which is called earnings management, income smoothing, cooking the
books, and other pejorative terms.


Income statement

A financial report that summarizes a company’s revenue, cost of
goods sold, gross margin, other costs, income, and tax obligations.


income statement

Financial statement that shows the revenues, expenses, and net income of a firm over a period of time.


Income statement (statement of operations)

A statement showing the revenues, expenses, and income (the
difference between revenues and expenses) of a corporation over some period of time.


Income Statements

A financial statement that displays a breakdown of total sales and total expenses.


Income stock

Common stock with a high dividend yield and few profitable investment opportunities.


INCOME TAX

What the business paid to the IRS.


Income tax

A government tax on the income earned by an individual or corporation.


Incomes Policy

A policy designed to lower inflation without reducing aggregate demand. Wage/price controls are an example.


Indirect Taxes

taxes paid by consumers when they buy goods and services. A sales tax is an example.


Inflation Tax

The loss in purchasing power due to inflation eroding the real value of financial assets such as cash.


Interest equalization tax

tax on foreign investment by residents of the U.S. which was abolished in 1974.


Interest income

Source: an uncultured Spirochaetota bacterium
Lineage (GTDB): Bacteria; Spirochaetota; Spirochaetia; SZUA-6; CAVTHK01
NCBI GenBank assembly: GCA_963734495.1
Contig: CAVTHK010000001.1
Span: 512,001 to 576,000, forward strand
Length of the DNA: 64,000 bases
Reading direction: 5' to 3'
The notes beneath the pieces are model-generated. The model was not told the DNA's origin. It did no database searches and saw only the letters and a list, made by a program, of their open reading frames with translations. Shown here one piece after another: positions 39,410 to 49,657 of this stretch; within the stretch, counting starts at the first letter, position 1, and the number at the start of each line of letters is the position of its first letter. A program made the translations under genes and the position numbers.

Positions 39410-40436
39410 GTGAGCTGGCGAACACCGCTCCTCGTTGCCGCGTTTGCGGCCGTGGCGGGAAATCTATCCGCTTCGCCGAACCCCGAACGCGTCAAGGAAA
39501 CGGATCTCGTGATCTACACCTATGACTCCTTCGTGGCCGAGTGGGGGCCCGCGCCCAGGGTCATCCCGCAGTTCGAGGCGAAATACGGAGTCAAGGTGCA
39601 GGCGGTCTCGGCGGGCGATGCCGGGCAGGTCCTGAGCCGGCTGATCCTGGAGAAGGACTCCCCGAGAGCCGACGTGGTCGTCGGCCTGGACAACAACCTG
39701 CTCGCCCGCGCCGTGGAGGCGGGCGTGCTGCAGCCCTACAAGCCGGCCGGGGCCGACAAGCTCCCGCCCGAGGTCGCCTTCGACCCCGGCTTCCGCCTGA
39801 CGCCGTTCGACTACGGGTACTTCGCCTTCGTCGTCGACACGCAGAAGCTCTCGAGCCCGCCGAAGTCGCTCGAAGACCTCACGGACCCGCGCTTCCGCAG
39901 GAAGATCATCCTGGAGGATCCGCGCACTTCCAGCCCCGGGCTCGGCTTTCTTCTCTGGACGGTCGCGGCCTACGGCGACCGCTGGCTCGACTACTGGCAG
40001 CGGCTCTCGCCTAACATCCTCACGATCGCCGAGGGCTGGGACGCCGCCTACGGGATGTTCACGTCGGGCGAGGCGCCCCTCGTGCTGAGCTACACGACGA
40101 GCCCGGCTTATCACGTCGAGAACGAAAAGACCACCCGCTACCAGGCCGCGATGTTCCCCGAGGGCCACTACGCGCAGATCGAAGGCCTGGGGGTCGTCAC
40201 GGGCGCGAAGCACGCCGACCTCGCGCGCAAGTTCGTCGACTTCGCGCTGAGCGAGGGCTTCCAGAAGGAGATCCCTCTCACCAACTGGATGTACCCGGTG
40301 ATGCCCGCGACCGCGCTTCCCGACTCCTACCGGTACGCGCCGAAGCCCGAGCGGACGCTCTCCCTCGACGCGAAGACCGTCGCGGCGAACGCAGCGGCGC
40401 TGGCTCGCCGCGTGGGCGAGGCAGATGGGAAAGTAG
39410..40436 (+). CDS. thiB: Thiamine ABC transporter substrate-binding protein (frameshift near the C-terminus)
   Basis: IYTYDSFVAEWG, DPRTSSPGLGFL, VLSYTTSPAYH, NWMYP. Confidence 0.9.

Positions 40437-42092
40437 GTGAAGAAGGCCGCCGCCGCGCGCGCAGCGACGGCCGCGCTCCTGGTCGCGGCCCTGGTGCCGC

income that a company receives in the form of interest, usually as the result of keeping money in interest-bearing accounts at financial institutions and the lending of money to other companies.


Interest tax shield

The reduction in income taxes that results from the tax-deductibility of interest payments.


interest tax shield

tax savings resulting from deductibility of interest payments.


Investment income

The revenue from a portfolio of invested assets.
Investment management Also called portfolio management and money management, the process of
managing money.


Investment tax credit

Proportion of new capital investment that can be used to reduce a company's tax bill
(abolished in 1986).


Investment Tax Credit

A reduction in taxes offered to firms to induce them to increase investment spending.


Life Income Fund

Commonly known as a LIF, this is one of the options available to locked in Registered Pension Plan (RPP) holders for income payout as opposed to Registered Retirement Savings Plan (RRSP) holders choice of payout through Registered Retirement income Funds (RRIF). A LIF must be converted to a unisex annuity by the time the holder reaches age 80.


Limited-tax general obligation bond

A general obligation bond that is limited as to revenue sources.


management expense ratio (MER)

The total expenses expressed as an annualized percentage of daily average net assets. MER does not include brokerage fees and commissions, which are also payable by the Fund.


Margin Tax Rate

The tax rate applicable to the last unit of income.


Marginal tax rate

The tax rate that would have to be paid on any additional dollars of taxable income earned.


marginal tax rate

Additional taxes owed per dollar of additional income.


Marginal Tax Rate

Percent of an increase in income paid in tax.


Monthly income preferred security (MIP)

Preferred stock issued by a subsidiary located in a tax haven.
The subsidiary relends the money to the parent.


National Income

GDP with some adjustments to remove items that do not make it into anyone's hands as income, such as indirect taxes and depreciation. Loosely speaking, it is interpreted as being equal to GDP.


National Income and Product Accounts

The national accounting system that records economic activity such as GDP and related measures.